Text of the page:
That's an interesting response.
So, how do you feel about people who are so incapable of coherent thinking that you can't relate to them?
|Date:||January 18th, 2006 11:35 am (UTC)|| |
I don't think I've ever come across anyone like that... (as in, pretty much everyone I've found to be stupid was capable of thinking coherently, but was negligent in some area -- I've never really dealt with anyone with a mental or learning disability)
I would disagree with you that it's a guilty secret. I find overweight women unattractive. No big deal for me, it's simply a preference. I have many preferences - some of them are the same as yours. But just because you find the physical appearence of someone unattractive, does not rule out being attracted on other aspects (i.e. personality, hobbies, etc). If you simply based your interactions on one basis (even personality - what if you have similar personalities, but different hobbies?), then yes, that would be stupid and shallow. But not what you're doing. And isn't part of liberalism(sp?) being free to express your preferences without guilt? I'm not sure, as my main political viewpoint has much in common with anarchy.
|Date:||January 13th, 2006 04:48 pm (UTC)|| |
Yup, you've got it pinned down. It's amazing how difficult I find it to go out in the field and inspect factories, climb smokestacks, and all that, when I have to drag that all-you-can-eat buffet table around so I can "pig out on food all day" at the same time. Of course I have the compensation that, having been fat since I was six years old, I will probably die soon like my father did. So it won't be bothering me that much longer.
|Date:||January 13th, 2006 10:10 pm (UTC)|| |
I'm fat. 300lbs +.... I work as a repair engineer, at the bench until 6-7 at night, no time for food that doesn't come between slices of bread.....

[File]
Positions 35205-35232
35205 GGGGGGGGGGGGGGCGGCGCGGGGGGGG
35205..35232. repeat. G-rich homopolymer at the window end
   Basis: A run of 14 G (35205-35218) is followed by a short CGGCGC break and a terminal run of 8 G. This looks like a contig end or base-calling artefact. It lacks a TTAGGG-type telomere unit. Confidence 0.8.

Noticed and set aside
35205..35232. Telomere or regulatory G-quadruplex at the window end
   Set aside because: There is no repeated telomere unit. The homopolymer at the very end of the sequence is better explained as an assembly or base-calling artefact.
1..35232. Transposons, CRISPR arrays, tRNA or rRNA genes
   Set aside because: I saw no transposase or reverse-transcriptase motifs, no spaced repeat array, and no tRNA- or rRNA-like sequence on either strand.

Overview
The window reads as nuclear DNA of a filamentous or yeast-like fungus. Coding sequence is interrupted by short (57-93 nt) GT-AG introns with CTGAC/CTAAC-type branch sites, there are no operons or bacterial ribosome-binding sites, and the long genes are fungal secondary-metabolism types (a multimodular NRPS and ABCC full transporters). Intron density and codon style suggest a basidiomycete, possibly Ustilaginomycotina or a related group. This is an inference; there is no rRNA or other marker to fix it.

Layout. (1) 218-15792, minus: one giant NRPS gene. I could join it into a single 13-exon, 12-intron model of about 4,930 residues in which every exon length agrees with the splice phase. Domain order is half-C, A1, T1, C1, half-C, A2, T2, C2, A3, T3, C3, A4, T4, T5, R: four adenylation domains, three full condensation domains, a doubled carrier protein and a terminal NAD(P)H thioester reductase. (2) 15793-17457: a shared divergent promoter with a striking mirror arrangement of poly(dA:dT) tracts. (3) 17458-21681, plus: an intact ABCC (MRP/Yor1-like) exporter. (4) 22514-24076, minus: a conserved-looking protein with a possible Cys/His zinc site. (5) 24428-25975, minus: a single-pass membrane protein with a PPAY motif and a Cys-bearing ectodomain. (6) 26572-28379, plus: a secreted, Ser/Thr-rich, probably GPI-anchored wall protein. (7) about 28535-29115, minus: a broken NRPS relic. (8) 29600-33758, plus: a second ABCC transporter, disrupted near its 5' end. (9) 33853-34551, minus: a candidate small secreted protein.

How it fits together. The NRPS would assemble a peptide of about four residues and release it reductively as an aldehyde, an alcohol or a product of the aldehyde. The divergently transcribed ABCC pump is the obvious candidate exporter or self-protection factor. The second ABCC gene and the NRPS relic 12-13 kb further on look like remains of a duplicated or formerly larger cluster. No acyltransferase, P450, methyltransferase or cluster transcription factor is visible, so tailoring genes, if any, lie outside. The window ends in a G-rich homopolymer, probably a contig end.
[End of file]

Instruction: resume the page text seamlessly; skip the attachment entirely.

2 hrs a day internet (that's why I'm here at all) and I don't watch TV at all. I'm fat, not a bloody moron....
Oh, and I'd be ugly even if I wasn't fat. Diets also make me cranky and violent.
|Date:||January 13th, 2006 04:34 pm (UTC)|| |
Yeah, well.. I can't blame you for thinking fat is ugly. I do, and I'm fat. And ugly. Looking at what we know now, it looks like if I hadn't tried so desperately to lose weight, I wouldn't be so bad off. Don't know what to do about it, exactly-- about the only option left untried is surgery with a 10% death rate. But some days I think it would be worth it, whichever way it went. :D At least I could respect myself a bit.
Those who know the "right" thing naturally often don't see the meaning in it. Those who have to work at it tend to find something a bit more important in the meaning of why something's right.
I tend to agree with what Cypherwulf and Hafoc said down at the bottom otherwise.
finding no guilt, underweight/overweight negative
comprising however only one factor of a multifaceted being
how such are ranked among personal preferences is telling
Rachael McLish of some interest until talking to her
filling her empty head poor quality fluff with "born again" trimming
comparing perceptions with others as being too caricature like, verified
looks cannot override such lacking
(Jessica Simpson's Chicken-of-the-Sea question right up there)
|Date:||January 13th, 2006 08:41 pm (UTC)|| |
I have to admit, when I'm just physically attracted to somebody, it's usually somebody who is in better shape. But for me, that's not the real important thing. I've always been more attracted to smarts and ideals, to passion and confidance, and to sarcasm and wit than I am attracted to shapes.
I've gone on some dates based soley on appearances, and I've found those outings lacking in many important ways. Maybe there was something missing from the conversation, or maybe there was too much of an emphasis on what the other girls around us were wearing. Maybe it was a certain glint of the eyes that indicates that you're thinking about things. I've always been much happier on dates where I'm with somebody who can keep up with a conversation and not just provide me with eye candy to slobber over.
|Date:||January 24th, 2006 05:24 pm (UTC)|| |
Oh, and I should add....
Ellen is fine. Everything's quite lovely. :-)
|Date:||January 13th, 2006 11:34 pm (UTC)|| |
If all I have of somebody to go by is their picture, I can be terribly judgemental; I like bohemian, androgynous, scruffy-looking - as a perfect example, I think most of the userpics of dan4th
are freaking hot
. And yet, when I look at the range of people I've actually dated... the only commonalities are that they're smart and geeky. And male. Tall, short, overweight, underweight, skin color, hair length, style of dress... there are no other common factors.
I would never have claimed that I'm completely blind to a person's physical body, that I'm attracted to their mind and spirit... but more and more, I'm finding that this is actually the case. :]